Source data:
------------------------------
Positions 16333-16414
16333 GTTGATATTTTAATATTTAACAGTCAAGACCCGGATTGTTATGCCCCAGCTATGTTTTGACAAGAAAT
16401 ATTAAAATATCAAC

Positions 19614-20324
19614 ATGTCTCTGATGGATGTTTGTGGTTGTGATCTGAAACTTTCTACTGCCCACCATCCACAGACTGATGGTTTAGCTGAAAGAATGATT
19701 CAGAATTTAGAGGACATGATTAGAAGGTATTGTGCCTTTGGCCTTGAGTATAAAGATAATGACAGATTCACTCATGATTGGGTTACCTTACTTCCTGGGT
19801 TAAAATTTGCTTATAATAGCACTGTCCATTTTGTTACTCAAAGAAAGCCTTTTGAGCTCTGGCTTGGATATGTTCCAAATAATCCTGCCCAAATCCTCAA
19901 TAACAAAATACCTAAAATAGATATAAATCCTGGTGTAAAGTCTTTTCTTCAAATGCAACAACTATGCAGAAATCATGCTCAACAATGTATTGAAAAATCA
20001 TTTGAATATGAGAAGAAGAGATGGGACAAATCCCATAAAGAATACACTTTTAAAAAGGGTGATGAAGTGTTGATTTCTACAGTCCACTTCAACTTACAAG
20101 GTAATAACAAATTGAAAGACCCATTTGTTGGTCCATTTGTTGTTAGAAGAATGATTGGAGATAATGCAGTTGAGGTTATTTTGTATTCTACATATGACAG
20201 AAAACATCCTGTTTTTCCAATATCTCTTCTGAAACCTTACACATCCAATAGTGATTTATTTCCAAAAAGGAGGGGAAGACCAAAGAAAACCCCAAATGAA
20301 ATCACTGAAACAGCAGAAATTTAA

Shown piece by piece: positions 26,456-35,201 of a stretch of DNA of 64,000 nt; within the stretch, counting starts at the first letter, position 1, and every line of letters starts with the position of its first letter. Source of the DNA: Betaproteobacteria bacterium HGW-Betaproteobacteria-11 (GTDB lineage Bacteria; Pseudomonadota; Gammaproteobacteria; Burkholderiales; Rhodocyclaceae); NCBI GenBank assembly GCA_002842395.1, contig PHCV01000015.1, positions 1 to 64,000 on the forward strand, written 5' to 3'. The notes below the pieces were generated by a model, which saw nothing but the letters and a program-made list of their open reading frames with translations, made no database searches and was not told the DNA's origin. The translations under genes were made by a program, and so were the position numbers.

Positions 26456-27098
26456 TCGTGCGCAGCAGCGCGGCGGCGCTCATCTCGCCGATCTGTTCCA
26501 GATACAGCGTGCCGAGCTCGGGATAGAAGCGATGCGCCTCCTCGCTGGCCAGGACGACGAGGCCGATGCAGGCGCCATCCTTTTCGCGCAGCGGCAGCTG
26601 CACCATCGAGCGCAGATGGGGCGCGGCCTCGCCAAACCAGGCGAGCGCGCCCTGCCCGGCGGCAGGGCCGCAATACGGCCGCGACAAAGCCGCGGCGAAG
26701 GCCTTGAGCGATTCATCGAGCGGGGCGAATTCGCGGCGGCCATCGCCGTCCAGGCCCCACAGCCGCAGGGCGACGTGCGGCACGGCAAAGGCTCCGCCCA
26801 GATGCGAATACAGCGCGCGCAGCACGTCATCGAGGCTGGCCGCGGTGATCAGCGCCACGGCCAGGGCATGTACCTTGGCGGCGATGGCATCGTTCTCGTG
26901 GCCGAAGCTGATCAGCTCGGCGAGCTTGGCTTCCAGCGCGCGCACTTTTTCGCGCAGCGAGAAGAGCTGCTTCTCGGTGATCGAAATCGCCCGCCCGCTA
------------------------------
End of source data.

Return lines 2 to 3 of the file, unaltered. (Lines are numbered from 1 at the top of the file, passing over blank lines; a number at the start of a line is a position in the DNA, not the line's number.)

16333 GTTGATATTTTAATATTTAACAGTCAAGACCCGGATTGTTATGCCCCAGCTATGTTTTGACAAGAAAT
16401 ATTAAAATATCAAC